PositiveThe New York Review of BooksWhere the early poems channeled, at least in part, \'the voice howling in you,\' from this point on there is a more explicit sense of the poem as linguistic performance and conversation, heeding Wallace Stevens’s statement that \'poetry is the subject of the poem\' ... Alot happened, not least in Joseph’s adopted New York, in the years preceding Into It (2005), and one of the results is that the earlier, never entirely vanquished anger of the first books became even more evident. Where an expressive rage was once aimed from up close at the factory owners and thieves, those who would exploit labor and attack the Joseph patriarch, here the avenging, biblical anger is an instrument in the great conflict against larger, less concrete, but no less dominating foes—\'technocapital\' and \'pseudoerudition\' among them ... At their best, these later poems are able to combine the full weight of what is felt (the anger of Joseph’s earliest voice) with a rare virtuosity of public speech. He builds a language that aspires to take in the complexity of the world, through both conscious explanation and self-suppressing, reverent looking.
MixedThe Los Angeles Review of Books... a tome, largely to its detriment. We are told the story of David and Bathsheba in several ways, told it to near-exhaustion: we see it in its context, we see it through tapestries, actors, imagination — with little alteration or contradiction. The first two-thirds of the book is — after a fashion — backstory ... It’s not that the parallels between David’s world and Wyatt’s fail to cohere, but the imbalance and flatness of the David section serves ultimately as occlusion rather than expansion ... Another frustration for the reader comes from the fact that, on the whole, the events that punctuate both the David and Wyatt narratives mostly occur elsewhere and are mentioned in passing or retrospect...This method can lead to awkwardness in the narrative, as well as to reiteration ... This grumbling is largely to do with the fact that there is much to admire here, beneath all the brocades, especially in the founding ideas from which Cook is somewhat corseted by her own narrative maneuverings. The precariousness of being prey to larger, unreasoning forces, to the dangers of being singled out as exceptional in an environment in which conformity is a matter of survival, is compellingly handled, while the mostly implicit question as to why anyone would want a king at all acts as a subversive, sorrowful shadow narrative.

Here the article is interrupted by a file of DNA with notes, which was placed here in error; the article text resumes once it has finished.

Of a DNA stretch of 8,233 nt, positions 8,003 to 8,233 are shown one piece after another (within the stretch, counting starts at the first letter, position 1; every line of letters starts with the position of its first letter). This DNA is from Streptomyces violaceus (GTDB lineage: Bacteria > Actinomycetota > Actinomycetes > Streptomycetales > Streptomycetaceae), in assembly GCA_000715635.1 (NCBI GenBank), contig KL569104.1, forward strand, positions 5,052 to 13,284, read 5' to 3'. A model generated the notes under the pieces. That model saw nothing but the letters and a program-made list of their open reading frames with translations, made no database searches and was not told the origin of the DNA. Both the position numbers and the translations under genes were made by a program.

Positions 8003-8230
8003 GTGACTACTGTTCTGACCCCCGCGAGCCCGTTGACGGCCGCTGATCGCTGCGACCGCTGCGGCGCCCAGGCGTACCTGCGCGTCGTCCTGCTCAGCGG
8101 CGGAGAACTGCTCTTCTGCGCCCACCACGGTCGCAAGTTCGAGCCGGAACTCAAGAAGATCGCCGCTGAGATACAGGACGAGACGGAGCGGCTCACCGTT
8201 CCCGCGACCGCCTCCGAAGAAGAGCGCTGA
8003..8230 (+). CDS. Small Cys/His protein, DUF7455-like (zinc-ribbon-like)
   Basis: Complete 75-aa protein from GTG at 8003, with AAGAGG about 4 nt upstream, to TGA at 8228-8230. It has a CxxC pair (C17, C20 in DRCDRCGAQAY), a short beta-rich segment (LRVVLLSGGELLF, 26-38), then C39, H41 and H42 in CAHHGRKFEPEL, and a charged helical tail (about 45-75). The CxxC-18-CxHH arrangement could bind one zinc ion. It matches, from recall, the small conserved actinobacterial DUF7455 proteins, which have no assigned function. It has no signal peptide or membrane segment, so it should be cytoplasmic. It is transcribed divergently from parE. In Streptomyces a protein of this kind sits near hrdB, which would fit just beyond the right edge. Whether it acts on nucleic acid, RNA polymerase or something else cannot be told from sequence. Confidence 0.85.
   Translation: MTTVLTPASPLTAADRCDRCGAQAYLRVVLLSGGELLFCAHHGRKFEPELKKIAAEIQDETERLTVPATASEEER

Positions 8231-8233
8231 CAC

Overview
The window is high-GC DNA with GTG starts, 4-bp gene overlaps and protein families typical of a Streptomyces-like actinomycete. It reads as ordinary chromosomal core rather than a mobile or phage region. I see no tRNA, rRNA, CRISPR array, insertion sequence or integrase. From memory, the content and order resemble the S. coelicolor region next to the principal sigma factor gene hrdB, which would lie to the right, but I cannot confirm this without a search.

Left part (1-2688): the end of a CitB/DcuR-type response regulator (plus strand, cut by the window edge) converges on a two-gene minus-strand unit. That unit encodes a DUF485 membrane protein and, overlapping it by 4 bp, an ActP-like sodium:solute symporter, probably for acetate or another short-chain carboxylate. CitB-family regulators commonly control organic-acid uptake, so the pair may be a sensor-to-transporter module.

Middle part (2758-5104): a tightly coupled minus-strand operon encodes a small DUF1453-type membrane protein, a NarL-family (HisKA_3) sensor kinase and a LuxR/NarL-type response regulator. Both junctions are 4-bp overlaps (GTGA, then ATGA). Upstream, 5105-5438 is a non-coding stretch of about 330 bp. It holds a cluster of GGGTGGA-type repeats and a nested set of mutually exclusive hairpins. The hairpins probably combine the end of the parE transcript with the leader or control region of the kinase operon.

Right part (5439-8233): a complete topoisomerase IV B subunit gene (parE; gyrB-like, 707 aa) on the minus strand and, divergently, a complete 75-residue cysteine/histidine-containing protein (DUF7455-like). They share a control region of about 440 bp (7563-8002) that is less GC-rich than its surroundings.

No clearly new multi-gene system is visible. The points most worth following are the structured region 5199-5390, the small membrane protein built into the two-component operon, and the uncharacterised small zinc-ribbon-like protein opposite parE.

MixedThe Times Literary Supplement (UK)There has been a relative proliferation of memoirs of this type in recent times...all speaking to a resurgent desire for unmediated peril in an increasingly automated, isolating world ... At root, this is a story of trying to earn redemption for a scarring childhood incident, in which a younger, less surly Coffin took a dive during a fun run, and of seeking revenge against a sentimental masculinity thrust upon him by his father during his adolescence ... Coffin, we sense, would have been insufferable during this period, learning banjo in anger and making deskbound old schoolfriends spar with him over the holidays when all they want to do is watch television. Fortunately, his narrative benefits from the gift of hindsight, and he makes reasonable efforts to temper the worst excesses of his studied machismo ... It is made clear in his mostly spare but tidy prose that for Coffin, unlike his fellow brawlers, this life is choice rather than necessity ... If the strained-for Arthurian symbolism and proliferation of butch touchstones are grating, there is at least an occasional breakthrough to something unguarded, not least in a brilliant portrait of a female fighter who, through her ability to tap into gentleness and joy rather than running on the self-conscious posing Coffin opted for, is a far more complete boxer. Only hinted at, for the most part, the stories of women in this book, the female fighters and Coffin’s mother especially, are what rescue it from being a recruitment drive for garage fight clubs.